But now, as the science of brain circuitry has become better understood, and as the long-term outcomes of brain pacemakers have shown the technology to be both effective and safe, that could be about to change. The FDA is now considering-or soon will be asked to consider-several applications that could ultimately open up the technology to tens of thousands of patients with disabling neurological conditions. For instance, the FDA was expected this summer to approve the use of brain pacemakers for the treatment of a number of other Parkinson’s-related symptoms, such as stiffness. The agency recently authorized investigational use of the devices to treat certain forms of epilepsy and approved testing of pacemakers in the treatment of obsessive-compulsive disorder; the first three patients with obsessive-compulsive disorder received implants earlier this year at Butler Hospital in Providence, RI. Within a year, surgeons at the Cleveland Clinic expect to test the devices as a treatment for severe depression. And by the end of this year, the group hopes to begin using deep-brain electrical stimulation to try and “awaken” patients who have suffered severe brain damage and live in a cognitive limbo known as a “minimally conscious state.” In the more distant future, laboratory research suggests that pacemakers may even have a role in controlling behavioral disorders, such as obesity, anorexia and addiction.
Doctors estimate that brain and neurological conditions afflict more than 50 million Americans. “For all these conditions, conservative therapy like drugs helps, but basically 10 to 20 percent of patients are refractory to these therapies,” says Rezai. “Surgery is not for everybody. At this point, we really have to reserve it for end-stage patients for whom nothing else works. But that’s evolving. I equate it to where heart pacemakers were in the 1950s. Back then, you would tell someone, I’m having a pacemaker put in,’ and people would go, What’s that?’ Now everyone knows what a heart pacemaker is. I think that it will be a similar situation for brain pacemakers in 10 or 20 years.”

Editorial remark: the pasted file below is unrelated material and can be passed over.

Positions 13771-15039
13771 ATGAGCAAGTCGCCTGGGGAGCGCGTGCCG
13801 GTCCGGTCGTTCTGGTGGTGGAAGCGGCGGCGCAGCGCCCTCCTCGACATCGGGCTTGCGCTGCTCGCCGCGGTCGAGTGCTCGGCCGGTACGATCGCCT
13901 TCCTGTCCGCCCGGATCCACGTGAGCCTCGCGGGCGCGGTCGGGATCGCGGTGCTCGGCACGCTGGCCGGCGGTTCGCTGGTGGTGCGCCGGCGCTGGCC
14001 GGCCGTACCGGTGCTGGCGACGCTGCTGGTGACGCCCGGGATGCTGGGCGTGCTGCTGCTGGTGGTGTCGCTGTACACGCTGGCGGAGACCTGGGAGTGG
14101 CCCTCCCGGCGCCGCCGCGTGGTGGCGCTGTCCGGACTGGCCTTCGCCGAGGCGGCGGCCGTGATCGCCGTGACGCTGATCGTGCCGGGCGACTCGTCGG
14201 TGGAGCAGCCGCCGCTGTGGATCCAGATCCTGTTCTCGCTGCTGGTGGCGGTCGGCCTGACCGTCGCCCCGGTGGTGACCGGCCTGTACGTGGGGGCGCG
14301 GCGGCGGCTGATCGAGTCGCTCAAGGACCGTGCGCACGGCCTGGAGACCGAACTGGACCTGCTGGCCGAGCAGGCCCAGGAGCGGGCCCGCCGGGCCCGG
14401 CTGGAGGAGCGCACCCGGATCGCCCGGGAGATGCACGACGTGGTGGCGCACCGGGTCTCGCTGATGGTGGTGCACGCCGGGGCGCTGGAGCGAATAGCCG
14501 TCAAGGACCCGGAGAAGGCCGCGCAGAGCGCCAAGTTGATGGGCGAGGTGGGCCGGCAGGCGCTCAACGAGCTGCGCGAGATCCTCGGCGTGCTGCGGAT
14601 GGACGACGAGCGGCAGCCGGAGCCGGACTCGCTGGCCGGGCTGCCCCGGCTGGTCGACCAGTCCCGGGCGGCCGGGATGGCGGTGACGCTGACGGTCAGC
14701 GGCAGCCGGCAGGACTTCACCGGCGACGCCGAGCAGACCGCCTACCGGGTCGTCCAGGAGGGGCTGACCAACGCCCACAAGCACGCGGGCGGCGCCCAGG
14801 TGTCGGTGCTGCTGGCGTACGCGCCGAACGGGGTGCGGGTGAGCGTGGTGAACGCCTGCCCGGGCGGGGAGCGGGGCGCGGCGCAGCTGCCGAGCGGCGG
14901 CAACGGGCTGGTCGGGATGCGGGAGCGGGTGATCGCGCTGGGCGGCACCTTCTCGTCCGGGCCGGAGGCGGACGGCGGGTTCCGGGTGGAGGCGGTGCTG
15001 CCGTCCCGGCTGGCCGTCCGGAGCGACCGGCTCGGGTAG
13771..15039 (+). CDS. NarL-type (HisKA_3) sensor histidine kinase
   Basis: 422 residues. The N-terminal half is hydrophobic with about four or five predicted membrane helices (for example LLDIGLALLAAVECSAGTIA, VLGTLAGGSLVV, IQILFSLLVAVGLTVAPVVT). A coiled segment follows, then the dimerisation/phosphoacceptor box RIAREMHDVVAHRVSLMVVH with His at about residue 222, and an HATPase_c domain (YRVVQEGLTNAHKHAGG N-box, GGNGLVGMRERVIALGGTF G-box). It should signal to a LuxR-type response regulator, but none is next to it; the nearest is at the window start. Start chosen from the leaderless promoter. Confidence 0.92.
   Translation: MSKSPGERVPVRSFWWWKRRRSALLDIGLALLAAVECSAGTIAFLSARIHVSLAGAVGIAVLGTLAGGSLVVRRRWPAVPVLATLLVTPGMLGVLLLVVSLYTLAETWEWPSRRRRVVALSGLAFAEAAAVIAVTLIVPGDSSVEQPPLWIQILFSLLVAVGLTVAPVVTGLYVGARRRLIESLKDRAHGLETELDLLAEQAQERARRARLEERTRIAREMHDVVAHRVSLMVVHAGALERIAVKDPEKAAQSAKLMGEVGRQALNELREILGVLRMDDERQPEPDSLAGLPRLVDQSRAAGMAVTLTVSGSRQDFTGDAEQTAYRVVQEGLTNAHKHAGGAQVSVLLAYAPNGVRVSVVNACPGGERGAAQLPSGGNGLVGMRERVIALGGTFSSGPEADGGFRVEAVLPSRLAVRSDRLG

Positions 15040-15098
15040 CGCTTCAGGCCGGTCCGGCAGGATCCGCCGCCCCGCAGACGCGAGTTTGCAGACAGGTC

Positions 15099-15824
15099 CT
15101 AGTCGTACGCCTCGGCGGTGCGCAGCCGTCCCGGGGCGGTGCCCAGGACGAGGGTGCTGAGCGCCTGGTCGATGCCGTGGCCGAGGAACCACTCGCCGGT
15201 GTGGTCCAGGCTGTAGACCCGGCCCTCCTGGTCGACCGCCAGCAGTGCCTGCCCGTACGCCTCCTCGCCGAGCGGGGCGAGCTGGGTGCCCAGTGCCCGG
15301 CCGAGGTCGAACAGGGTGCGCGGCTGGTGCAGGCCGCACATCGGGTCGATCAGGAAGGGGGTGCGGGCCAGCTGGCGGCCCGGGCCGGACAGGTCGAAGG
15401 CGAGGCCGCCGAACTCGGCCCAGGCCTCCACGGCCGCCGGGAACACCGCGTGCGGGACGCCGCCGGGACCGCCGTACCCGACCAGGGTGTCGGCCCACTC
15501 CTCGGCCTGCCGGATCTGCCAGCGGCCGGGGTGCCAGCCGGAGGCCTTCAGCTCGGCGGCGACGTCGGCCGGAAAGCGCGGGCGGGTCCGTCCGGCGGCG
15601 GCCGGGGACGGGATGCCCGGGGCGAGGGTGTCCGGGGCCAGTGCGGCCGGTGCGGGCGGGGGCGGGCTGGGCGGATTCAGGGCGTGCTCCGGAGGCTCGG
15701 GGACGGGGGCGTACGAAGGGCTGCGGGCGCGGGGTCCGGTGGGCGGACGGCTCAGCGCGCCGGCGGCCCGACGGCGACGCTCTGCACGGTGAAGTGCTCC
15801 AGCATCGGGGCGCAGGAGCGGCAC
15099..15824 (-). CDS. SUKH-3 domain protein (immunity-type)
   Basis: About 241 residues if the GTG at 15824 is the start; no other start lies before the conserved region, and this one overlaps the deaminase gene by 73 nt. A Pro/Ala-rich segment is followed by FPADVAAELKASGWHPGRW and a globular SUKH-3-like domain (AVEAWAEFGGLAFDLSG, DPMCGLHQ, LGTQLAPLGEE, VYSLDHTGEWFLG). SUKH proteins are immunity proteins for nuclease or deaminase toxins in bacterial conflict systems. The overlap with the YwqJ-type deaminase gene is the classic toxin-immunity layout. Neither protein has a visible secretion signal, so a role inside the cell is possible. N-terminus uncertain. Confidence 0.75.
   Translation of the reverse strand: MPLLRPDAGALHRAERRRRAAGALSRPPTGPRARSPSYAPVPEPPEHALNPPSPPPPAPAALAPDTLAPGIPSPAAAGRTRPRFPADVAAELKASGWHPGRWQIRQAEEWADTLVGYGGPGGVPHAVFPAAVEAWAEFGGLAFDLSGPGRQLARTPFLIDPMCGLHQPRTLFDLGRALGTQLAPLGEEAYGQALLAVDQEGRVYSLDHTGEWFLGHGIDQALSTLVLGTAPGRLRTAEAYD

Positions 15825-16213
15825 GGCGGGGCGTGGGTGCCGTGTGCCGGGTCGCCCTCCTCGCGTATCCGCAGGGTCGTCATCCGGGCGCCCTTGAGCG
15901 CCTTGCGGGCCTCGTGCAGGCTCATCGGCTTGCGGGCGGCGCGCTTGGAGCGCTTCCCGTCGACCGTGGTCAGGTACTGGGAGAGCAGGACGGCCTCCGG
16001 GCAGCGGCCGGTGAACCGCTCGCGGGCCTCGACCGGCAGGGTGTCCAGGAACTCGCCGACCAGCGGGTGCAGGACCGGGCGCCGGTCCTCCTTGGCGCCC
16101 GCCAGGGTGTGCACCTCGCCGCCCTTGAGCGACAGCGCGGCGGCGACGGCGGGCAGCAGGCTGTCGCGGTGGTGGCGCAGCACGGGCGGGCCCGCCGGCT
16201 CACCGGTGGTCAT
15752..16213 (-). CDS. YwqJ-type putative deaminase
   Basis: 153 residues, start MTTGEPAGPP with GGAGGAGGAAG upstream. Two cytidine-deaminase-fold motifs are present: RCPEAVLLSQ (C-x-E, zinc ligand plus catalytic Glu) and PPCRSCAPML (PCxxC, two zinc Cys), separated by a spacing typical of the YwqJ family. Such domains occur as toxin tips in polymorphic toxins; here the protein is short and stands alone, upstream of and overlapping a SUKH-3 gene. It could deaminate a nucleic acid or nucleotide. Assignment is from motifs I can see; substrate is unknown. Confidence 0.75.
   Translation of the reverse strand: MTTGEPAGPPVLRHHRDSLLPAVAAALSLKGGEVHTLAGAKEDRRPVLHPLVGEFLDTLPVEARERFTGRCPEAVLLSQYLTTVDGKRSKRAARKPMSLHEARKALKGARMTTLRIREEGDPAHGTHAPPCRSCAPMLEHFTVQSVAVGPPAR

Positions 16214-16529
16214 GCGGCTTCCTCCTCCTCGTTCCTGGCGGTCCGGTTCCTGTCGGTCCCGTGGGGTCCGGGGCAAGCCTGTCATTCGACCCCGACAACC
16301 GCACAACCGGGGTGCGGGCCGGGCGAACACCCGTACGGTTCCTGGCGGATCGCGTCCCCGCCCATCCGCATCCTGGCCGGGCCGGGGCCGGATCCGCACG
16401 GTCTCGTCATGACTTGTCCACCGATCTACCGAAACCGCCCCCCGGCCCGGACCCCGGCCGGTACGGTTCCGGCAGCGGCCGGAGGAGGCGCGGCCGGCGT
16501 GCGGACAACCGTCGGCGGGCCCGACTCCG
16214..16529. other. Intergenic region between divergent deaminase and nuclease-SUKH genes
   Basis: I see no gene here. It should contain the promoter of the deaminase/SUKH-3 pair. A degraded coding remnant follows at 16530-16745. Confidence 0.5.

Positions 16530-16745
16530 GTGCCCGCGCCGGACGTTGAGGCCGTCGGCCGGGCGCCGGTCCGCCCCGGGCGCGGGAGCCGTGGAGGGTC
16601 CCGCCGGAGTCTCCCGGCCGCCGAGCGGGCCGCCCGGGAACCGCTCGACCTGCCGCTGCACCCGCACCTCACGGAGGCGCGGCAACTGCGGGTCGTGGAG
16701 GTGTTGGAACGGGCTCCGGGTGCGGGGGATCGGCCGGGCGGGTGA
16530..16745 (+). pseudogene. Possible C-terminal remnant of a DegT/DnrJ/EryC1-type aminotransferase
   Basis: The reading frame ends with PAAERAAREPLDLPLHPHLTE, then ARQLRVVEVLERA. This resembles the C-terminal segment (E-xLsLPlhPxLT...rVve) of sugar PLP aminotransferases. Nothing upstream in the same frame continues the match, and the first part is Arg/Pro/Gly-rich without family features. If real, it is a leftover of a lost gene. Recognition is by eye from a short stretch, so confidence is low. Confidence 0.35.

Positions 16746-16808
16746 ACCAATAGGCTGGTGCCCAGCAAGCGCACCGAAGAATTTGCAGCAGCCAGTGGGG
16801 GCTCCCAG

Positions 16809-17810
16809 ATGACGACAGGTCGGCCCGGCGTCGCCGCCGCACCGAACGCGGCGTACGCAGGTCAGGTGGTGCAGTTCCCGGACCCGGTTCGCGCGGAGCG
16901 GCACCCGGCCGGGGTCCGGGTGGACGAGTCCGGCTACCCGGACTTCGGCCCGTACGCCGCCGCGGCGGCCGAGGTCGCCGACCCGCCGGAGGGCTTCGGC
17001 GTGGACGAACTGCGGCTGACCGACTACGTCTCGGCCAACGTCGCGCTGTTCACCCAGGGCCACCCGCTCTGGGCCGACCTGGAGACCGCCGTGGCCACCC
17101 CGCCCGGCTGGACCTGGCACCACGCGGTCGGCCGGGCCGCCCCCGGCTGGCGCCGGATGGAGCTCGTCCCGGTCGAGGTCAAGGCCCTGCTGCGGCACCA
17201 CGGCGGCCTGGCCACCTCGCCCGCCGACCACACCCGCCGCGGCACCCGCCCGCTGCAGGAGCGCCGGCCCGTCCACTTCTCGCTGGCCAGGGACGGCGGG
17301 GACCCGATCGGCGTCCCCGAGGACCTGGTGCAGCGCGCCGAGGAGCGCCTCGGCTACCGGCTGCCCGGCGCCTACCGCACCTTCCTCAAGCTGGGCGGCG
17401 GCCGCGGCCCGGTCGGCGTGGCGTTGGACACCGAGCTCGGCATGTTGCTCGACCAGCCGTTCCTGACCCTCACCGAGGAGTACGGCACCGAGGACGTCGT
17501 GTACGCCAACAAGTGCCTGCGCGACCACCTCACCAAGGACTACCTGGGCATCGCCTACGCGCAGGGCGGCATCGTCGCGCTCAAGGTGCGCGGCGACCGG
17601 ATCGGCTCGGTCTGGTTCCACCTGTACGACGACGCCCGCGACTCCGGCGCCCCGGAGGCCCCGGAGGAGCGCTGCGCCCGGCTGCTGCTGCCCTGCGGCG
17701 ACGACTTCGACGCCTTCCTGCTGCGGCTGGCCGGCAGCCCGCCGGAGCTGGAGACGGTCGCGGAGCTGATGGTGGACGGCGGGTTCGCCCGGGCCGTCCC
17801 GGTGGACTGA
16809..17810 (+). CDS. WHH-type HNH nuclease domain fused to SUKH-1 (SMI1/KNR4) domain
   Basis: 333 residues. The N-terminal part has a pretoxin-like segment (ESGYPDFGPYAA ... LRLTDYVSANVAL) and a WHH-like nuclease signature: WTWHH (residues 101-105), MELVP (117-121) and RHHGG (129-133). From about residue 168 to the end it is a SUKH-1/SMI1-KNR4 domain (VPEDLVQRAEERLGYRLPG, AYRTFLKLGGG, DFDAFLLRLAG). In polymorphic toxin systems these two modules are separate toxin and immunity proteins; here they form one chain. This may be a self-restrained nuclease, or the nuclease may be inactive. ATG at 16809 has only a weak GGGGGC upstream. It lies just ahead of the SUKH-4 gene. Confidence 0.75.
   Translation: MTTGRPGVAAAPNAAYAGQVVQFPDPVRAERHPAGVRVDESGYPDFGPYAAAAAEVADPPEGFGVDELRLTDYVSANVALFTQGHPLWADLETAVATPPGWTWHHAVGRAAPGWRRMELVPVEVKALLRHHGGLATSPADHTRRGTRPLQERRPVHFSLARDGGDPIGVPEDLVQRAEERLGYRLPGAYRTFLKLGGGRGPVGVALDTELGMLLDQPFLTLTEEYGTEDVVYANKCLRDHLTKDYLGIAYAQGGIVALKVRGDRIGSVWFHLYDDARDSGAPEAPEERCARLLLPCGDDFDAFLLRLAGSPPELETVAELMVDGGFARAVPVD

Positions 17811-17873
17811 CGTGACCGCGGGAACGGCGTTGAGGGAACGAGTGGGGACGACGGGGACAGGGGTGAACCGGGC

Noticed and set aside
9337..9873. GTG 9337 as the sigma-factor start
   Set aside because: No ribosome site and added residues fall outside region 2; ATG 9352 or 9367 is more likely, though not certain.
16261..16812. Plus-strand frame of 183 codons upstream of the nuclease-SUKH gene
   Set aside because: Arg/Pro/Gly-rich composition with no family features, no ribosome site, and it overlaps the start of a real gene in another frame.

The recent operation on Joan Sikkema at the Cleveland Clinic may well be a harbinger of this coming revolution in brain surgery. But like any new medical procedure, it wasn’t without its worrisome moments. Six hours in, the slowness of Joan’s speech began to sound like something other than weariness. The words were mushy and slurred. Someone asked Joan how she felt, and she mumbled a reply that, although hard to hear, didn’t sound cheerful.
“What did she say?” someone asked. “What did she say?” The neurosurgeons were aiming for a target roughly the size of the eraser on a pencil, and clearly they weren’t there yet.
Humans have been using electric current as a therapeutic agent at least since the Romans employed the Mediterranean torpedo-a kind of stingray that discharged electricity-in treating, presumably, gout and pain in the lower extremities. Electroconvulsive or shock therapy has been used for decades, predominantly as a treatment for severe depression. Nor is electrical stimulation of the brain, strictly speaking, new. The first recorded attempt occurred in 1874, when a doctor in Ohio inserted a needle into the brain of a patient with cancer and applied electricity. In 1948, J. Lawrence Pool of Columbia University tried using electrical stimulation against depression.
By the mid-20th century, electrical stimulation of the brain fell mostly into disuse-in part because of the rise of neuropharmacology, and in part because of a social and ethical hangover from the first, swashbuckling era of psychosurgery. Indeed, the recent evolution and practice of elective neurosurgery, especially for the treatment of psychiatric disorders, has been haunted by the chilling history of the lobotomy. The severing of nerve connections in the prefrontal cortex was first attempted in 1935 by a Portuguese neurologist, Antnio Egas Moniz. The procedure was popularized in this country by Walter J. Freeman in Washington, DC, and commonly used as a treatment for depression until the late 1950s.